St Thomas Aquinas (1)

Penflourish initial E at beginning of text
Pembroke Coll. MS 33, f. 1r
Aquinas, Commentary on the Sentences of Peter Lombard Bks 1, II
East Anglia, Bury St Edmunds?, ca 1300–1325

Image reproduced by kind permission of the Master and Fellows of Pembroke College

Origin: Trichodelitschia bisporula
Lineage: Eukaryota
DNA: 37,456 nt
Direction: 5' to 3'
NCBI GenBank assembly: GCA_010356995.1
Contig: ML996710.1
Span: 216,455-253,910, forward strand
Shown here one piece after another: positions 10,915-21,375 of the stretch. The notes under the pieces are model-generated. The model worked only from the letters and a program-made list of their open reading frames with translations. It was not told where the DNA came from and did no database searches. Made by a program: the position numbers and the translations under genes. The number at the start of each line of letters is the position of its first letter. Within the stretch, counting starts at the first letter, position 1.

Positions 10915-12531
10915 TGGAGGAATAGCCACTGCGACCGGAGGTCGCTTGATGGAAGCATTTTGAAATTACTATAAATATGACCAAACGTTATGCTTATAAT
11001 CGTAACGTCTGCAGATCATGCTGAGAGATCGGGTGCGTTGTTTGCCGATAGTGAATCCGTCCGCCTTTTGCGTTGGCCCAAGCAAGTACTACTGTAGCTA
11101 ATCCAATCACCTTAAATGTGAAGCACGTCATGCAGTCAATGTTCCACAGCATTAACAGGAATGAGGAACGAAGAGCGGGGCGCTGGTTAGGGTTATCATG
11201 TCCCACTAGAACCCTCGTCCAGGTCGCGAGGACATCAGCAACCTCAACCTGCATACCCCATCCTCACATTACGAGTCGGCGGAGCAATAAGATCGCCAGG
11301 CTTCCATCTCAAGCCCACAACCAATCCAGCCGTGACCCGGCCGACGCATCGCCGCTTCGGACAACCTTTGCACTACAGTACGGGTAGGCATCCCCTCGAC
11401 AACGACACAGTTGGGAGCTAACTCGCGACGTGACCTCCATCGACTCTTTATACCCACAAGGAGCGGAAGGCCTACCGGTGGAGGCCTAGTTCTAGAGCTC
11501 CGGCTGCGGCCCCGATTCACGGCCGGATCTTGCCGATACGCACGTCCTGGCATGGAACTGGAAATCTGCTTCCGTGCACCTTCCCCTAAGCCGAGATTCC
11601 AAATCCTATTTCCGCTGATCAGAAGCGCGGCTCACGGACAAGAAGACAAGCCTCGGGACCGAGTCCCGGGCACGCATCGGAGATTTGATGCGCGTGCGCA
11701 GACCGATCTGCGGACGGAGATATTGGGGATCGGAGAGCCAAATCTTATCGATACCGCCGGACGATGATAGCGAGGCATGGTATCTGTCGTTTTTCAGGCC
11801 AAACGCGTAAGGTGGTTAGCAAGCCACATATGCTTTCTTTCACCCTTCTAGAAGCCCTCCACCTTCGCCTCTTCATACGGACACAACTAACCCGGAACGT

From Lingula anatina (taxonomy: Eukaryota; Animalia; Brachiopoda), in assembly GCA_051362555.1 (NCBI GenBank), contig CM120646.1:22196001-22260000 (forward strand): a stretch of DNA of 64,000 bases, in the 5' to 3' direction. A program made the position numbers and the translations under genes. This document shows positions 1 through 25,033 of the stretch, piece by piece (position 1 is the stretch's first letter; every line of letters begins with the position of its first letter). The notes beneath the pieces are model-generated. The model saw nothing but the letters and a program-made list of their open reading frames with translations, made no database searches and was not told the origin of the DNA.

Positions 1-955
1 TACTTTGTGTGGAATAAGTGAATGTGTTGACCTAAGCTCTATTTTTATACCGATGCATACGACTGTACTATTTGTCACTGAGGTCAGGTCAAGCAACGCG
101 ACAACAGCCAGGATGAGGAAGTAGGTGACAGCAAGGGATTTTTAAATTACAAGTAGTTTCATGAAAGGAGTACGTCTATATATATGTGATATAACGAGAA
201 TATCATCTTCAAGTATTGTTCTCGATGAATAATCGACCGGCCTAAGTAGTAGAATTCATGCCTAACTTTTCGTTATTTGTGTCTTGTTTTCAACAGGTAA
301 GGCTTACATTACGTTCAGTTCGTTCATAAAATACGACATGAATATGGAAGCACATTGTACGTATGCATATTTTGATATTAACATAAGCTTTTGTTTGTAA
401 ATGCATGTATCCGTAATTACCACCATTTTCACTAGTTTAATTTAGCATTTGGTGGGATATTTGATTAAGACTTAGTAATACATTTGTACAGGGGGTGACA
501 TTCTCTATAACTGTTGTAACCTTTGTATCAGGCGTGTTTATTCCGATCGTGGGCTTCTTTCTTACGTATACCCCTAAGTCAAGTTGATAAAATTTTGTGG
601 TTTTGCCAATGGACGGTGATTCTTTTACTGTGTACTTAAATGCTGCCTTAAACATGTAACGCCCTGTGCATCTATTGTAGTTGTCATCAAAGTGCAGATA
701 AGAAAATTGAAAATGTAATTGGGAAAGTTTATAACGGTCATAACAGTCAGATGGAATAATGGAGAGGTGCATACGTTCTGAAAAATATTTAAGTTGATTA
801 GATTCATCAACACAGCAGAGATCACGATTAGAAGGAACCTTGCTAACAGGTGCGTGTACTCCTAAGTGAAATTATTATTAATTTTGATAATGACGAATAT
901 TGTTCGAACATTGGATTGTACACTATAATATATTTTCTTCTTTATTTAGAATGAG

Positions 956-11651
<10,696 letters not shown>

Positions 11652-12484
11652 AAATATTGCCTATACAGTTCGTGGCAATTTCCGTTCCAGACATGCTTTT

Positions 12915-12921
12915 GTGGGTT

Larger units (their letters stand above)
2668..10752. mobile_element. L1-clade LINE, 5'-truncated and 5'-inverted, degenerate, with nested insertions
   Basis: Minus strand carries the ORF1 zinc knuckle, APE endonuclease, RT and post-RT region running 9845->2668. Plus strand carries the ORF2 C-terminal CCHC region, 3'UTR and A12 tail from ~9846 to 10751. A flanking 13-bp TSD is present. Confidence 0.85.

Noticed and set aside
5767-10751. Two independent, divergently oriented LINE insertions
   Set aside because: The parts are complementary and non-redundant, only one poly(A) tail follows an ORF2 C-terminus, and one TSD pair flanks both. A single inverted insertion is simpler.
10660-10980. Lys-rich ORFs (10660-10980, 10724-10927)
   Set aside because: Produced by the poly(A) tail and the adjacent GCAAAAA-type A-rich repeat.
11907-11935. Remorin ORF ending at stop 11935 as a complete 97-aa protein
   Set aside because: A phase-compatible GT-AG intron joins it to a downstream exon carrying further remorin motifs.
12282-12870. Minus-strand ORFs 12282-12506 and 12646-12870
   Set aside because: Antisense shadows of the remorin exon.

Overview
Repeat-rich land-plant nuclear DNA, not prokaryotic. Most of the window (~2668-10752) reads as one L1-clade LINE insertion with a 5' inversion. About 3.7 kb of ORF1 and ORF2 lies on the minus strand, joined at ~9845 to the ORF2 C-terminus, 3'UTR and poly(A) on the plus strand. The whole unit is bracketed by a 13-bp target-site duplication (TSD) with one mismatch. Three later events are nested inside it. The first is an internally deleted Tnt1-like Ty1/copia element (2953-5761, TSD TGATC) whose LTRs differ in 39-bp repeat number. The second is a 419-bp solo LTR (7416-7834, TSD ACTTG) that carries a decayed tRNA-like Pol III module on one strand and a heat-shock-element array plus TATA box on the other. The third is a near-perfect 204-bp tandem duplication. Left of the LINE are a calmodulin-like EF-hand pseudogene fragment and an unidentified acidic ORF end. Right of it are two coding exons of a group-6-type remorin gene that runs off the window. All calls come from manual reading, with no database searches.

A fundamental starting point for scholastic theology was the work by Peter Lombard, the Sentences, written in the 1160s. It was the first systematic compendium of theology, what later came to be called a Summa, of which the most famous was the Summa theologica of St Thomas Aquinas. In the later Middle Ages the Summa theologica came to replace the Sentences as the fundamental compendium for the teaching of theology. The Sentences is in four books on the Trinity, the Creation and Original Sin, the Incarnation and the Sacraments respectively. Many of the great scholastic theologians early in their careers wrote commentaries on the Sentences as St Thomas did in 1254–1256 when still in his twenties, but Albertus Magnus wrote his commentary in the 1240s at a more mature age. This manuscript comes from the Benedictine library of Bury St Edmunds Abbey and was perhaps made in East Anglia but perhaps not at the abbey itself. Alternatively, the book may have been made at a university centre such as Oxford or Cambridge where texts of the Summa were much in demand for study.

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